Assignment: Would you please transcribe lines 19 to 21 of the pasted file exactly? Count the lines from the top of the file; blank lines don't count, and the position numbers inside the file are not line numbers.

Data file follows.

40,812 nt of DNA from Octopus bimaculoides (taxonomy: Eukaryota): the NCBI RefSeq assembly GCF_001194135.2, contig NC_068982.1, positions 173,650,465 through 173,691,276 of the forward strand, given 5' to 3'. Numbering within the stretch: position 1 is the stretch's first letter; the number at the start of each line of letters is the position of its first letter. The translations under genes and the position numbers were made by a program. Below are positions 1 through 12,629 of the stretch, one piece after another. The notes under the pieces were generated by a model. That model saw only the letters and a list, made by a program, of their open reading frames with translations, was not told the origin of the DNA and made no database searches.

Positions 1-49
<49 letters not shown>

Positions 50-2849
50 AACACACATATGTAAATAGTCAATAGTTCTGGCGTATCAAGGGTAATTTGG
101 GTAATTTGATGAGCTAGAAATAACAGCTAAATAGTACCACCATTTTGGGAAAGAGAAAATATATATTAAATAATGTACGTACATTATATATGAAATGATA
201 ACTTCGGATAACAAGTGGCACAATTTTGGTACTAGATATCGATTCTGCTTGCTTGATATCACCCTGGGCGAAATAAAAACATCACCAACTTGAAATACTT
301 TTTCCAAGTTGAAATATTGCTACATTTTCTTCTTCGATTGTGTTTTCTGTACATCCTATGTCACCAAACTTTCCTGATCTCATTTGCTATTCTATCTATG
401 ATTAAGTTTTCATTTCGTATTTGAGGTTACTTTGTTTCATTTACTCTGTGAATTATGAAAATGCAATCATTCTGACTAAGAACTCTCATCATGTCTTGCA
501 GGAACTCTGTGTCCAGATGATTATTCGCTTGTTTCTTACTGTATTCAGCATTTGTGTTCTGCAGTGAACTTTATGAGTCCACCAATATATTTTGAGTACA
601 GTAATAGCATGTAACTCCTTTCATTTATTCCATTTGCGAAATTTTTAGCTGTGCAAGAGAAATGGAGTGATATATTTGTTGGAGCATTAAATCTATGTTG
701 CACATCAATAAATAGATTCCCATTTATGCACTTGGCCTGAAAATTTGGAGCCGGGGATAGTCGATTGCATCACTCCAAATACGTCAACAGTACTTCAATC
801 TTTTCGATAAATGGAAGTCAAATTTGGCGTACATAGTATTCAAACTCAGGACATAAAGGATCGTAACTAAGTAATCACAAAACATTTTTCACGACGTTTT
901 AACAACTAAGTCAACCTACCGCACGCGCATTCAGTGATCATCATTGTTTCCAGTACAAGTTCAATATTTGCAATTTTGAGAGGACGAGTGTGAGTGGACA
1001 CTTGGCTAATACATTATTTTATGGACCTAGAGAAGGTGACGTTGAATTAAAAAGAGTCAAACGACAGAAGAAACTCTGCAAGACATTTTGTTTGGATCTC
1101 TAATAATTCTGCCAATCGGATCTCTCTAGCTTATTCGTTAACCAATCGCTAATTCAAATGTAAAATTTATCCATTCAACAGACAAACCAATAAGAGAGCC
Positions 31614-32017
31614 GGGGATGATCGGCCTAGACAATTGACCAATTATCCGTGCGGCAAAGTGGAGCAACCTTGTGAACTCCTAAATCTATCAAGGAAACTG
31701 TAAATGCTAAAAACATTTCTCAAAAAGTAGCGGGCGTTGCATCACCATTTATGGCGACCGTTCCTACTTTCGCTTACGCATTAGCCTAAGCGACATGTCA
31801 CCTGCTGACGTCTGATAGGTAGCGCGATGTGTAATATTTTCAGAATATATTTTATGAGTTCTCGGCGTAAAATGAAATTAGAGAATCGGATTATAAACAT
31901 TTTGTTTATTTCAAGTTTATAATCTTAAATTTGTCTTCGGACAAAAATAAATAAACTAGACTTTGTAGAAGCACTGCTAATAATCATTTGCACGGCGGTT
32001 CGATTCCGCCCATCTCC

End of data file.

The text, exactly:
31701 TAAATGCTAAAAACATTTCTCAAAAAGTAGCGGGCGTTGCATCACCATTTATGGCGACCGTTCCTACTTTCGCTTACGCATTAGCCTAAGCGACATGTCA
31801 CCTGCTGACGTCTGATAGGTAGCGCGATGTGTAATATTTTCAGAATATATTTTATGAGTTCTCGGCGTAAAATGAAATTAGAGAATCGGATTATAAACAT
31901 TTTGTTTATTTCAAGTTTATAATCTTAAATTTGTCTTCGGACAAAAATAAATAAACTAGACTTTGTAGAAGCACTGCTAATAATCATTTGCACGGCGGTT